Gordon Brown's Government did “all it could” to help Libya secure the release of the man convicted of the Lockerbie bombing, a report by Britain's top civil servant concluded yesterday.
Sir Gus O'Donnell, the Cabinet Secretary, said that ministers developed a policy designed to |“facilitate” the release of Abdelbaset Ali Mohmed al-Megrahi.
The Scottish government claimed the Brown administration altered its position because of “commercial considerations” including lobbying by BP, which was preparing to develop oil fields off the Libyan coast.
However, Sir Gus's report dismissed conspiracy theories over the release, judging that the decision was taken by the devolved Edinburgh government alone. He concluded that he had found no evidence that London, or BP, put pressure on the Scottish |authorities to free Megrahi, who was released in 2009 to the fury of the US government.
As opposition leader, David Cameron condemned the release and after the election instructed Sir Gus to trawl through the |previous administration's confidential papers to get to the bottom of private negotiations between London, Edinburgh and Libya.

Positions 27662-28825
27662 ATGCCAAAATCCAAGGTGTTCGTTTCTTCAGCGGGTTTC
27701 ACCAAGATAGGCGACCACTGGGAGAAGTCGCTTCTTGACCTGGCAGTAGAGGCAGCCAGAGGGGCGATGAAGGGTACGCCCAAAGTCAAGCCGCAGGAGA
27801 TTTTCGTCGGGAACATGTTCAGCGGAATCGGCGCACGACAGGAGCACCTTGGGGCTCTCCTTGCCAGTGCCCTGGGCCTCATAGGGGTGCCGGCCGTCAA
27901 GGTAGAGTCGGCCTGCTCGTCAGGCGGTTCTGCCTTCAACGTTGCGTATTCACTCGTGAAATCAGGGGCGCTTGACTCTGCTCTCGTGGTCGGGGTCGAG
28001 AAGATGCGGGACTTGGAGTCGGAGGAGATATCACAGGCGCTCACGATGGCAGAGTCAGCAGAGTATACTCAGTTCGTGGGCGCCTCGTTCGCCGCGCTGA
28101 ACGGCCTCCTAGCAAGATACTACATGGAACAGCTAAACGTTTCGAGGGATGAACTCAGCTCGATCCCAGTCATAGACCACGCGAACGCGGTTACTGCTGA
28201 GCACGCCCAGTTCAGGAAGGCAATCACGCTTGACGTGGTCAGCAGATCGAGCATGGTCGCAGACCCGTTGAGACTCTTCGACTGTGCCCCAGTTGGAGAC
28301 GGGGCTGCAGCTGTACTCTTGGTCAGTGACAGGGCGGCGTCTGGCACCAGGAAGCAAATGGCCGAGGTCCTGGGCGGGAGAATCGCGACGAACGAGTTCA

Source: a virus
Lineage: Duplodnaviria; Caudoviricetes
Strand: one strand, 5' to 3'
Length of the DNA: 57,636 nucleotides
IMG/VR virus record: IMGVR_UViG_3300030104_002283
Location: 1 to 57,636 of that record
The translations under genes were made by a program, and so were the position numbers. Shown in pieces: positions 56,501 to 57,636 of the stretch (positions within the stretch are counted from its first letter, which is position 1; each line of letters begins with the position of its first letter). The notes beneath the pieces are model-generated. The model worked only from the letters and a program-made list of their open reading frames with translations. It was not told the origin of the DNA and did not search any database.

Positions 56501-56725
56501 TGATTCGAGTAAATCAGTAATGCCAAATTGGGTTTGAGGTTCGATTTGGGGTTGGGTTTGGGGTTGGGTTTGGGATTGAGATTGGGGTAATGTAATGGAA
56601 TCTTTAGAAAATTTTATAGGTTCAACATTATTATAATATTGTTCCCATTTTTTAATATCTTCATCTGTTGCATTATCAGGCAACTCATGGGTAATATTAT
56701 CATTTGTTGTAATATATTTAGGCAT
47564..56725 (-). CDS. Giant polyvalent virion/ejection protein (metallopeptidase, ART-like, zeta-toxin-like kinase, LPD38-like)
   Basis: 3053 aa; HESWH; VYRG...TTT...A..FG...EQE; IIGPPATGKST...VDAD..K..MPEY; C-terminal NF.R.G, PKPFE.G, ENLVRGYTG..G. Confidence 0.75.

The publication of 140 pages of confidential Whitehall documents triggered angry scenes in the House of Commons, with each side claiming Sir Gus's report had vindicated their stance. Prime Minister Cameron accused former ministers of lacking candour in their public pronouncements over the Lockerbie bomber, who killed 270 people, and of badly underestimating the public reaction to his release.
Mr Brown and other ex-ministers retorted that the report cleared them of lobbying for Megrahi's release.
Mr Brown said in a statement: “I took the view — as the report confirms — that the British Government should not pressure or attempt to use influence on this quasi-judicial decision of the |Scottish minister.”
Mr al-Megrahi was convicted in 2001 but was sent home to Libya in August 2009 following medical advice that he would die within three months from |cancer. He is still alive.